2010 Ontario Economic Outlook and Fiscal Review

Chapter 1: Open Ontario

Section A: Helping Ontario Families


Helping Electricity Consumers

  • The proposed new Ontario Clean Energy Benefit would reduce the electricity bills of eligible residential, farm and small business consumers by 10 per cent a month for the next five years, effective January 1, 2011.
  • The Northern Ontario Energy Credit is providing up to $200 per family and up to $130 for single people to help with home energy costs. It will be available to more than half of all northerners.

Tax Relief for People and Businesses

  • The Tax Plan for Jobs and Growth will help create nearly 600,000 net new jobs within 10 years.
  • Personal Income Tax cuts for 93 per cent of income tax payers, effective January 1, 2010.
  • Up to $50 per child per year (up to $100 per child with a disability) proposed to help parents with the cost of enrolling their children in activities that encourage them to be healthy and active.
  • Up to $1,040 in annual tax relief for a qualifying family of four through the Ontario Sales Tax Credit.
  • The proposed Ontario Energy and Property Tax Credit would provide up to $900 in annual tax relief for a non-senior family or single person and up to $1,025 for seniors, benefiting about 2.8 million low- to middle-income individuals and families.
  • Up to $1,000 per family or $300 per single person through the Ontario Sales Tax Transition Benefit to help Ontarians adjust to the Harmonized Sales Tax. The second of up to three payments will be delivered in December 2010.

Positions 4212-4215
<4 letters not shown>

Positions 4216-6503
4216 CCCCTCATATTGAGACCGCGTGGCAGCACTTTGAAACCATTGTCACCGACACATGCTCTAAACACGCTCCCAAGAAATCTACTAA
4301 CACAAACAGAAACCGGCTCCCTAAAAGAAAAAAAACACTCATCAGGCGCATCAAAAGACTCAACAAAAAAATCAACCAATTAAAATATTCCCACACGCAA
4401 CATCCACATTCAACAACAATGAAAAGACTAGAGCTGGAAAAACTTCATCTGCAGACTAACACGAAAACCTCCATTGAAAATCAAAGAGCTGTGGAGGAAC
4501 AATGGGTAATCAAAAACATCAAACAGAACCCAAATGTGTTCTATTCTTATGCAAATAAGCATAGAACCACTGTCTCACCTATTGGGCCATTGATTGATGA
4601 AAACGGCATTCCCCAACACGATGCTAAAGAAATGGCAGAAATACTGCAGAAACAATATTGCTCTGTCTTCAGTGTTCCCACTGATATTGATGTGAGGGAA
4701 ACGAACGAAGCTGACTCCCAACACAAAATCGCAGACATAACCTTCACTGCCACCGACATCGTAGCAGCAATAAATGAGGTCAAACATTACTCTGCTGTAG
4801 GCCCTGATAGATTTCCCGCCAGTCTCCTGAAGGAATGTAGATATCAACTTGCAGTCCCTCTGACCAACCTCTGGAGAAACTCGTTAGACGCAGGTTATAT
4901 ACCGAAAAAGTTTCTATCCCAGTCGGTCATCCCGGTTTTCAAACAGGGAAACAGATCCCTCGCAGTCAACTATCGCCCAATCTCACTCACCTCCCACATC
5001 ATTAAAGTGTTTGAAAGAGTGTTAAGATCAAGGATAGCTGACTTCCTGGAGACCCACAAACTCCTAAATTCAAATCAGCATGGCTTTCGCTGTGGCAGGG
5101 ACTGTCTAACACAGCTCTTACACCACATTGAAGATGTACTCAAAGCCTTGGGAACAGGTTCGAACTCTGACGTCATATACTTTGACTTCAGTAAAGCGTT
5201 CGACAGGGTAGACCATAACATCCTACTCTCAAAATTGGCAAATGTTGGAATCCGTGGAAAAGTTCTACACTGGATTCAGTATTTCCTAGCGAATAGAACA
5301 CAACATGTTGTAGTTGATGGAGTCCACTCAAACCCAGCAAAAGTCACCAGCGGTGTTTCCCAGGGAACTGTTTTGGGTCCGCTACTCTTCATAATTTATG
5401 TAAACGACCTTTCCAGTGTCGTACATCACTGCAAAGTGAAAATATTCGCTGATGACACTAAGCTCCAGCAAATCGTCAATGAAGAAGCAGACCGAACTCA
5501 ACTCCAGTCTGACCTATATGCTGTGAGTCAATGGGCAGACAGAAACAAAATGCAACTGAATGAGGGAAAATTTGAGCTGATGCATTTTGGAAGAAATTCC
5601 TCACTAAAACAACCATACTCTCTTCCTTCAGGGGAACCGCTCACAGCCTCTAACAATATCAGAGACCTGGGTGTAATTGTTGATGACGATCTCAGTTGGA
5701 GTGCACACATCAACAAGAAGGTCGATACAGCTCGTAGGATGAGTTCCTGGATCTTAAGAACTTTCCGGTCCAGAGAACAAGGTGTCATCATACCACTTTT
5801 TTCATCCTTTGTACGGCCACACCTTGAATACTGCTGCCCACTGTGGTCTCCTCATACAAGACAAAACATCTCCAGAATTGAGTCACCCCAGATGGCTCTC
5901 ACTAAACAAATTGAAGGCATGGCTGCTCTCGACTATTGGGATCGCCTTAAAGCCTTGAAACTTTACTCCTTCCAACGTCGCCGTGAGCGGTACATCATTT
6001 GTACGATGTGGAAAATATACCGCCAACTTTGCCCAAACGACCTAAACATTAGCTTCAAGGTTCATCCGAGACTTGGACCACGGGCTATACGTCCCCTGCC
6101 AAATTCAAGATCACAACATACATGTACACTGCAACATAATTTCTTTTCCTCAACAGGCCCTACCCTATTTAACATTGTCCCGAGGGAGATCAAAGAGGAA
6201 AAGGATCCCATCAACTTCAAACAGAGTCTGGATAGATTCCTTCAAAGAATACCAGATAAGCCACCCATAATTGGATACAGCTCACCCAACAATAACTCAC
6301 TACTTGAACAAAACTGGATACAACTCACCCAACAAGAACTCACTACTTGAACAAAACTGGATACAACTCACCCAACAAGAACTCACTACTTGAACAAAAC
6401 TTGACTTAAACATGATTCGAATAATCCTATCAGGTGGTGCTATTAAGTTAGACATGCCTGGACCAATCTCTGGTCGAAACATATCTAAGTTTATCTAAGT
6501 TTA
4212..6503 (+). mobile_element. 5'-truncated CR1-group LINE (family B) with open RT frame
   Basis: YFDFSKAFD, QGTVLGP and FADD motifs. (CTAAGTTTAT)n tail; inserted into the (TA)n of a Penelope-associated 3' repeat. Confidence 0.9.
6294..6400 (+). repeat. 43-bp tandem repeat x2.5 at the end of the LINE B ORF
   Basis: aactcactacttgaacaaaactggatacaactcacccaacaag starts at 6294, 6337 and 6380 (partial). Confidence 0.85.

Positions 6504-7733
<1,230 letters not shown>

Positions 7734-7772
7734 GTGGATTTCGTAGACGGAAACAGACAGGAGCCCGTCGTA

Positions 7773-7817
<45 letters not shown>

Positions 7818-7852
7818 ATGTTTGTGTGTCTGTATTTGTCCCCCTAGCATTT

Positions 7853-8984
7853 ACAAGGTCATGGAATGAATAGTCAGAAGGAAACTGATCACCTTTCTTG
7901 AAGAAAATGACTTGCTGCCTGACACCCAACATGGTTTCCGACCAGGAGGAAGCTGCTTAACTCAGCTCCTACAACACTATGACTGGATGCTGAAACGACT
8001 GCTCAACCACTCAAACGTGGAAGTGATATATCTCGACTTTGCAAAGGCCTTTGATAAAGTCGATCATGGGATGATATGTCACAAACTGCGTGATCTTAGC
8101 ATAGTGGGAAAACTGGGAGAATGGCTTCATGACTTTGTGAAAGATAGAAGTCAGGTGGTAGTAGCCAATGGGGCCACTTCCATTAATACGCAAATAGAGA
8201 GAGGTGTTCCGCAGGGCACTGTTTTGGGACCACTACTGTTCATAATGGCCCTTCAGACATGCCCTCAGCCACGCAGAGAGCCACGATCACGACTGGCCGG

Infrastructure Investments

  • Investments over 2009–10 and 2010–11 for roads, bridges, public transit and other infrastructure are creating and preserving jobs and increasing Ontario’s long-term competitiveness.

Investing in Knowledge and Skills

  • 20,000 new student spaces in colleges and universities in 2010–11.
  • 200,000 more postsecondary students and apprentices will be learning this year compared to 2002–03.
  • More than one million Ontarians are receiving skills training and employment assistance annually. The government committed approximately $1.6 billion to jobs and skills training through Employment Ontario in each of 2009–10 and 2010–11, with a special focus on workers affected by the economic recession.
  • Full-day kindergarten is available in nearly 600 schools for up to 35,000 students. In September 2011, full-day kindergarten will be available in 200 more schools, meaning up to 50,000 children will be benefiting from the program.
  • In 2009–10, over 50,000 more students in Grades 3, 6 and 9 met or exceeded the provincial standard in reading, writing and mathematics when compared to 2002–03 results.
  • High school graduation rates increased from 68 per cent in 2003–04 to 79 per cent in 2008–09. That means more than 52,500 additional students have graduated since 2003–04.

Securing Our Retirement Future

  • Advocating for a stronger retirement income system for working Ontarians through a modest, fully funded and gradual enhancement to the Canada Pension Plan (CPP), and pension innovation to provide new, lower-cost savings options.
  • Introduced the most significant reforms to Ontario’s pension laws in over two decades.